Chorus, or rather the crowd of spectators, whom the movement of the
divinefillswith fear as being something alien. (449-50)
The ontological structure presented in this stage of Greek religion
may have the structure of spirit, the dialectical unity-in-diference of uni
versality, particularity, and individuality. However, it does not express
this syllogistic structure in a truly adequate form. The moment of indi
viduality, of actual self-consciousness, of the actual spectators of the
religious drama, is united with particularity in the form of the chorus
that represents it on stage. However, it confronts the moment of uni
versality as an alien force above it, an alien force that asserts its power over
individuals with brute necessity. Individuality and universality are not
harmoniously reconciled. Hegel therefore insisted that the progression
of religious forms must continue until this reconciliation has taken place.
Only then will we have attained a form of religion adequate to the
essence of spirit.
The language Marx employed in presenting his theory in Capital is
completely secularized. There is no talk of religion or spirit. Yet Marc's
project is similar to Hegel's goal in the philosophy of religion and else
where: the evaluation of ontological structures from a dialectical stand
point; that is, from the standpoint of how well they embody a reconcili
ation of universality, particularity, and individuality. And Marx's critique

The Dialectic ofAUenatum: HegePs Theory of Greek Belgian. & Marx's Critique ofCapital
of the social ontohgjy ofcapitalism parallels exactly Heel's critique ofthe- reifgww
ontolf^y of Creek tragedy. In both cases the concept of alienation plays a
crucial role.
In his systematic economic works Marx presented an ordering of
the social forms that make up capitalism.14 As in Hegel's systematic
theories, this ordering consists in a dialectical progression from the most
abstract and simple form t o those that are more concrete and complex.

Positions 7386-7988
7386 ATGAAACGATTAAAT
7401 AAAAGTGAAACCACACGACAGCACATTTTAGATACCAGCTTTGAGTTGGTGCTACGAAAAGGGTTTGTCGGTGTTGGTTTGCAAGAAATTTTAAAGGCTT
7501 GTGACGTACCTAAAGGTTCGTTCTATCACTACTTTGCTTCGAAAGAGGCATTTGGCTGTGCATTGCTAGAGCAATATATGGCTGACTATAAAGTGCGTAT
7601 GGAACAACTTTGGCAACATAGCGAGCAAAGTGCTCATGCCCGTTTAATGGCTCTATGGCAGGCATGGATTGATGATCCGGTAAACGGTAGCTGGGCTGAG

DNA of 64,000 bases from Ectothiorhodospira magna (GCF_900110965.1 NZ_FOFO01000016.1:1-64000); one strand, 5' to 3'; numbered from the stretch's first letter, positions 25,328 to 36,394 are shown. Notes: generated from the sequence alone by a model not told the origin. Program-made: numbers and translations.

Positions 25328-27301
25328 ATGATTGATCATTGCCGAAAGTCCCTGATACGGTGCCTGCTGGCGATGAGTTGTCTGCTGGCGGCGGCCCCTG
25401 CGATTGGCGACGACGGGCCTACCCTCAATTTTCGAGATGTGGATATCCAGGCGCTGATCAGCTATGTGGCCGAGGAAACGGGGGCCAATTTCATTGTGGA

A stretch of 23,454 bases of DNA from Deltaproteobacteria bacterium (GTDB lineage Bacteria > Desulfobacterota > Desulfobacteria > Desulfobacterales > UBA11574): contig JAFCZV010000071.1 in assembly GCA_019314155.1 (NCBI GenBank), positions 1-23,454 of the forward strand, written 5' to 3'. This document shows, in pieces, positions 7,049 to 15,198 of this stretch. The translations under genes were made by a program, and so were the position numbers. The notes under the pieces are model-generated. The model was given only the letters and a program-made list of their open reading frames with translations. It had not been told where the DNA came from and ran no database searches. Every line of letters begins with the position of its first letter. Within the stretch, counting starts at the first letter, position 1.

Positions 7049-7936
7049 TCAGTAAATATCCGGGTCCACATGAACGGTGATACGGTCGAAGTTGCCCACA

The main forms in Marx's theory are the commodity form, the money
form, and the capital form. In each of these forms an alien force stands
over the individuals who fell under it.
In the simplest and most abstract economic category of capitalism,
the commodity form, Marx felt that,
The social character of activity, as well as the social form of the product,
and the share of individuals in production here appear as something alien
and objective, confronting the individuals, not as their relation to one an
other, but as their subordination to relations which subsist independently
of them... .The general exchange of activities and products, which has
become a vital condition for each individual their mutual interconnec
tion here appears as something alien to them.15
Begarding the money form, Marx insisted that when it is
established "the exchange relation establishes itself as a power external to
and independent of the producers. What originally appeared as a means
to promote production becomes a relation alien to the producers." 16
The same sort of situation is presented on a more complex and concrete
categorial level of the capital form. Here, wage laborers represent the
moment of individuality over against capital as an alien universal princi
ple: "Its objective conditions, conditions of reproduction, continually
confront labour as capital^ i.e., as forces personified in the capitalist
which are alienated from labor and dominate it." 17
It is not possible to consider here whether Marx's substantive claim
regarding the social ontology of capitalism is warranted.18 The point is
simply that the social ontology of capitalism presented by Marx has the